It is also possible that the current appraisal is correct – appraisals don’t tell you what your home is worth, you only discover that when you sell it. Appraisals only make an argument for a value using the prices that other homes most like it have sold for in the past 6 months to say that “Right now, this home should sell for whatever amount”. If the overall market is down, then the examples the appraiser is forced to use may not support what we think the true value is.

    Either way, there are no costs incurred to investigate.

  • My husband and I have a similar problem with a reverse mortgage lender in Oklahoma. The appraiser they sent us admitted he did not have time to research our home value properly and estimated the value at $200,000 LESS than the value! The lender put in the lower value into our file which is now in the FHA system for reverse mortgages. As a result, we did not qualify for the reverse mortgage. The lender told us we cannot redo the application for 6 months. We have been royally messed up by the incompetance of the appraiser and the lending institution. How can we get them to fix this? and Who do file a complaint with?

    Thank you.

  • I agree with JOY about appraisers. I have a friend who did a reverse mortgage. His appraiser let him know the exact appraisal amount before submitting the report to the lender so he wasn’t surprised as was I.

    I went with another lender but I too have to wait six months for another appraisal or accept the one on file. I am still upset with the less than moral and ethical appraisal not to mention he got $450.00. I know I am not going to stop until I file a complaint so let’s hope someone has the information.

  • Hi Joy,

    I’ve dealt with similar situations. You have 3 Options that I can see:

    1. Go back to the same appraiser and get him to re-do the appraisal with more accurate comparaisons to other comparable property’s sales. This may be an awkward discussion, but it is the fastest,cleanest solution. The appraisers incentive to cooperate might be to avoid a written complaint to whatever licensing entity regulates appraisers in Oklahoma.

    2. Wait out the 6 months and use another appraiser. Besides the wait, this unfortunately means paying two times for one good appraisal. The FHA Case number assigned to your reverse mortgage is tied to the property address, not to an application with any particular lender.

    3. Try calling FHA to get them to cancel the existing case number. This is something of a long shot; they don’t like to do this for a case number less than 6 months old. The FHA Home Ownership Center for Oklahoma is located in Denver at 303-672-5440.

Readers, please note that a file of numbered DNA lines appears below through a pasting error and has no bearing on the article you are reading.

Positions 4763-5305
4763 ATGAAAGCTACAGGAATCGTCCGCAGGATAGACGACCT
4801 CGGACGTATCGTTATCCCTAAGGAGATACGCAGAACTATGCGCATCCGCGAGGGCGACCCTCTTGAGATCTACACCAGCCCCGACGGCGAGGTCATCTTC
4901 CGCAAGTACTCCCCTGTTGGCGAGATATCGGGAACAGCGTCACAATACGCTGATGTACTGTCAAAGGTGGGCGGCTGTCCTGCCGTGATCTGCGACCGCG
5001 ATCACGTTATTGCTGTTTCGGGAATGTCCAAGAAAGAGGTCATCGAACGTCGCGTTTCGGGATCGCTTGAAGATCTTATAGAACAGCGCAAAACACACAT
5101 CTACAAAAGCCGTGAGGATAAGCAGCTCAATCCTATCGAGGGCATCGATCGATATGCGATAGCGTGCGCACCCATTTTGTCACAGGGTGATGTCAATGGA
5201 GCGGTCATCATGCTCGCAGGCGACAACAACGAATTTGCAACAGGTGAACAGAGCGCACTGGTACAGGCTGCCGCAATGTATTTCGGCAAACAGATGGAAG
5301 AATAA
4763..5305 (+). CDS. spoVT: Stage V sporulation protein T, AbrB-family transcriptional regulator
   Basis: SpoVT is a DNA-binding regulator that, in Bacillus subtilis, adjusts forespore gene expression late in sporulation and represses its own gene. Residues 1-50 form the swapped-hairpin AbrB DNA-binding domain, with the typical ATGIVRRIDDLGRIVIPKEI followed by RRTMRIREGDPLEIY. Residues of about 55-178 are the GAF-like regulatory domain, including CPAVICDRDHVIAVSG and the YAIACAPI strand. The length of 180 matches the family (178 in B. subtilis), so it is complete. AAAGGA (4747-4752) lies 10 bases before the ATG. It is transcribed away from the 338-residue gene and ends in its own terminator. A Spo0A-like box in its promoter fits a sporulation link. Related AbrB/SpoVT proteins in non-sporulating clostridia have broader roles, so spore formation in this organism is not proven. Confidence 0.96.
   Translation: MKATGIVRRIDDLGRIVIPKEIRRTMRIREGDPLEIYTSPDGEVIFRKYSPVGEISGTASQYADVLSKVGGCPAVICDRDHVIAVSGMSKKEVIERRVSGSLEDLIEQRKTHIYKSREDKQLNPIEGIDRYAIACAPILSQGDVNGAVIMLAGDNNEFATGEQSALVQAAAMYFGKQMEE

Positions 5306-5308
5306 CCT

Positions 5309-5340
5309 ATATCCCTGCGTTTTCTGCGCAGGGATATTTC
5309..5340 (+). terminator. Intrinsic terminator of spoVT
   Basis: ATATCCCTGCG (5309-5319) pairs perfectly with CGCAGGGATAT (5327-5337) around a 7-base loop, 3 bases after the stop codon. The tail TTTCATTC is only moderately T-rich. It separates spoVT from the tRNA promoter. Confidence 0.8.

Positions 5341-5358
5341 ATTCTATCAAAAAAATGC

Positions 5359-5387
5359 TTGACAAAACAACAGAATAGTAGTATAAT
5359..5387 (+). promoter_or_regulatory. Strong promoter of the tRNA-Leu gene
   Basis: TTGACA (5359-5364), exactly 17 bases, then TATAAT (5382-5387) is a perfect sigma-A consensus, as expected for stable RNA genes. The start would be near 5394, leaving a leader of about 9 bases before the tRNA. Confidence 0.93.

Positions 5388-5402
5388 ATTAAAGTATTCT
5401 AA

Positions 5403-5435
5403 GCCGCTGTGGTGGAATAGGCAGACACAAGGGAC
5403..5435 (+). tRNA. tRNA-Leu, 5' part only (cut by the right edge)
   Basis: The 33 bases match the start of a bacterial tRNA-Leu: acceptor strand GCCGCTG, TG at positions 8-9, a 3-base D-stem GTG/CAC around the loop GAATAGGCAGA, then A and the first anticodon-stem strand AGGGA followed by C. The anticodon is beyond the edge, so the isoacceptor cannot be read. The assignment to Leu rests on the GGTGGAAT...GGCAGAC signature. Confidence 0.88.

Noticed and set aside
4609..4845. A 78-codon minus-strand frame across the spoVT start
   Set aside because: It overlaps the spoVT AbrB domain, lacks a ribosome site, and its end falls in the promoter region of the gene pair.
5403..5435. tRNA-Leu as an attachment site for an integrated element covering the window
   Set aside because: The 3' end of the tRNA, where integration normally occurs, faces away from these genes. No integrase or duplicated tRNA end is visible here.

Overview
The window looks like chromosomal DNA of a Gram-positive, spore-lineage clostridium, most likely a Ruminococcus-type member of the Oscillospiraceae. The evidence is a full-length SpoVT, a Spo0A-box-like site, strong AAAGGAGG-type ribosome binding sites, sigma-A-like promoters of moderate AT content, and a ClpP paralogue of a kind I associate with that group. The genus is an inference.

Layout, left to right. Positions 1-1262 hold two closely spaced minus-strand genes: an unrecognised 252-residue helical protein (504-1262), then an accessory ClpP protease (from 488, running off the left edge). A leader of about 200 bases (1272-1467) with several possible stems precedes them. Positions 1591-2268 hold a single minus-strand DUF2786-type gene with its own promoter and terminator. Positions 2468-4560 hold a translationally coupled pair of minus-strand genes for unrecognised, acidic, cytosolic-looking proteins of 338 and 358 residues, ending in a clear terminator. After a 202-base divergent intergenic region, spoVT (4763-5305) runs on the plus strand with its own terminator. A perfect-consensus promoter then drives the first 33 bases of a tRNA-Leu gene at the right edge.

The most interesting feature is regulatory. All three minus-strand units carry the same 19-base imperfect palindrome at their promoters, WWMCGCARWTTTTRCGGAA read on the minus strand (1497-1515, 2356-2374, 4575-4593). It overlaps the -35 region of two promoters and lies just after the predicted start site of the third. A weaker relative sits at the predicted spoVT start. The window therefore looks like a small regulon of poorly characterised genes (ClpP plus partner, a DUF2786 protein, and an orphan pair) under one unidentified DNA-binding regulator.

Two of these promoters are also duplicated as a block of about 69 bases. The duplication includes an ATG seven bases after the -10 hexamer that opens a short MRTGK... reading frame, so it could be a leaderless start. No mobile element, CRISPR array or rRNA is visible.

Try to keep your desire to complete the reverse mortgage separate from the feelings of anger and frustration you must be feeling. The steps you would take in dealing with the two are different, and you can always file a written complaint about the appraiser afterwards.

    If you have any specific questions, the site administrator can put you in touch with me.

    Good Luck.

  • I am going though the same thing here in Arkansas. I was told that my reverse mortgage would clear 87,000.00 plus. After words I get an e-mail that states the following.
    wanted to send you a quick e-mail as we finally got the appraisal report in today. Believe it or not, the report brought a few surprises along with it but luckily, nothing we can’t work around to still get your loan closed!

    First, your home is a manufactured home, not a single family dwelling. I previously contacted your Homeowner’s Insurance Company before you even took application for them to verify the type of property and they actually have it incorrectly insured as a single family dwelling; this is something you’ll want to have fixed.

    However, given that it is a manufactured home, there are some new requirements that come in to play for FHA. First, you will need to have a structural engineer come out to the home and inspect the foundation. This is an out-of-pocket cost required by the homeowner that ranges from $200-600 depending on the area; we can help you locate a certified engineer if you do not know of one already. Secondly, the interior HUD tag from your home was no longer present, per the appraiser. Thus, we will have to send in some additional paperwork to a company called IBTS (Institute for Building Technology and Safety) to have them verify when your home was originally constructed, as they will have this on file as long as it was after June 15, 1976. This is required solely for the fact that the interior HUD tag is missing; obtaining this information from IBTS will cost an additional $50, which needs to be paid by you as well.

    Secondly, your home appraised for quite a bit less than we had previously estimated. With your feedback, we had estimated a value of $155,000 when in fact, in today’s economy, your home is worth $68,000. Luckily, even given the low appraised, value, I am still able to give you $32,000 cash back at closing in a lump sum payment. We will just have to watch the market in your area and do a refinance of this loan once the values go back up, to get you the additional money we couldn’t get you this time around. Believe it or not, this happens quite often now-a-days. I’m just very glad we can still do the loan!

    One other thing I wanted to ask you about – there was something the appraiser noted regarding some ceiling damage in the living room? Is this something you’re currently fixing or plan to in the near future? This will need to be corrected as well prior to us being able to close.